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As a photographer, you have probably spent hours and hours learning the full capabilities of your camera and perfecting your shot. However, there is more to working as a photographer than just capturing beautiful photos. It is also important to understand your responsibilities and rights.

Some of these legal responsibilities and rights include copyright and certain permissions.



Image copyright is not anyone’s idea of a fun conversation starter, but as a photographer, it’s a need-to-know to ensure that your work is protected. So, let’s start with the basics. What is image copyright? When a person creates an image – or another type of intellectual property – the copyright of that work is assigned to the creator. In other words, if you created the work, then you own the image’s copyright. Photographers have the right to control how their images are used. It is up to you, as a photographer, to take the correct steps to protect your photos against unauthorized use.

Here are some easy copyright tips:

  • Inform clients and include copyright statements in your contracts and release forms.
  • Use watermarks on your images.
  • Turn off the right-click functionality on your website.
  • Register your photos with the U.S. Copyright office.


Public land

As a photographer, you have the right to photograph just about anything and anyone, if you are on public land. Public land is any land that is collectively owned by U.S. citizens or managed by government agencies. The only areas that are off limits are military installations, TSA security checkpoints, and power generation facilities for security purposes. It is also important to note that if you are planning to use a tripod, make sure to do your research.  Certain areas have the right to restrict your use of your tripod. This is not to limit your ability to take photos, but rather to ensure that you are not creating a safety hazard.

Private Land

Private property refers to the ownership of property by private parties – essentially, anyone or anything other than the government. All businesses and public buildings are considered private property because they are owned by an individual. In most cases, private property comes with restrictions on photography. It is your responsibility to read and understand the policies of the facility you’re entering or to ask for consent before photographing.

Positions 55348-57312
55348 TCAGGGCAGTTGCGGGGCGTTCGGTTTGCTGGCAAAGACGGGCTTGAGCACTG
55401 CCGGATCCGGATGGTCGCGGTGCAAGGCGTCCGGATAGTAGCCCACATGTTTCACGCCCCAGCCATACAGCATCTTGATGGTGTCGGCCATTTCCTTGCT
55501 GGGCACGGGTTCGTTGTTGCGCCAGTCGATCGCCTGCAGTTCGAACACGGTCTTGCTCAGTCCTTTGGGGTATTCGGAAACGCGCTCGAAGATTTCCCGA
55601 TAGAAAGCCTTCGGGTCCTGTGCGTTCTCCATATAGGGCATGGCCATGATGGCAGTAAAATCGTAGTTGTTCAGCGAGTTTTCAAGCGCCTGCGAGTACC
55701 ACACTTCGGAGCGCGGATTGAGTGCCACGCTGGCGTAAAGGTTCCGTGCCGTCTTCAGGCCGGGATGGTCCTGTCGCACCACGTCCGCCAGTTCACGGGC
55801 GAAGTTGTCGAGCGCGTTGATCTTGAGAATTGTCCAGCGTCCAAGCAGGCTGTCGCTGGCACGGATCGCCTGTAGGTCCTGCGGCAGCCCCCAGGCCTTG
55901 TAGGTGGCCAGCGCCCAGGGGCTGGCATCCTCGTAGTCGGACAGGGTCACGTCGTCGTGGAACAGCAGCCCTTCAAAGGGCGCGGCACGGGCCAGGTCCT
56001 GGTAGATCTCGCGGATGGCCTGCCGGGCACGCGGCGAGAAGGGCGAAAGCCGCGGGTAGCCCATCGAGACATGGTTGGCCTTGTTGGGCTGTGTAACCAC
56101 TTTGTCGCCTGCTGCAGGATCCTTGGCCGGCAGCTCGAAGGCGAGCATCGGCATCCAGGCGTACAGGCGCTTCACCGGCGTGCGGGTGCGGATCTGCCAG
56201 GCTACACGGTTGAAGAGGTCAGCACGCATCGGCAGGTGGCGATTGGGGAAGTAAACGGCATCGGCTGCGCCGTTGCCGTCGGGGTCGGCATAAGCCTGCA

We take pictures of people all the time. But do you ever ask yourself if you need permission to take that picture?  If you are photographing people and do not plan to use it commercially, you do not need a model release form. If you are planning on using your photos for advertising or business-related reasons—which includes anything that would be considered promotional, you must have a signed photography model release form. This requirement is to protect an individual’s right to publicity.

To better guide you, here are some questions to ask yourself. If you answer yes to any of these questions, then you need a release form:

  • Are these photos for commercial use?
  • Am I planning on using these photos for advertisement?
  • Can I identify the subject as a unique person or thing?
  • Am I taking pictures of minors?
  • Am I shooting on private property?

Best Practices for Working with an Agency

If you are working with a marketing agency, taking photos on their behalf either for the agency or for their use in support of their clients, here are some best practices to follow.

  • Come up with a realistic budget for you and the agency you are working with. Be as specific as possible.
  • Ask the agency to provide a rough shot list so that you understand the goal of the shoot.
  • After you have taken pictures, be sure to include notes for captions if your photos are going to be used for publication.


Becky Freismuth

Need help with something? Need a bright idea? Want to talk about music, celebrity news, bucket list travel destinations or where to find the best craft beer in Colorado? Becky’s on it. And in all the things she does, Becky brings energy, positivity and a drive that moves projects, concepts and office interior decorating forward.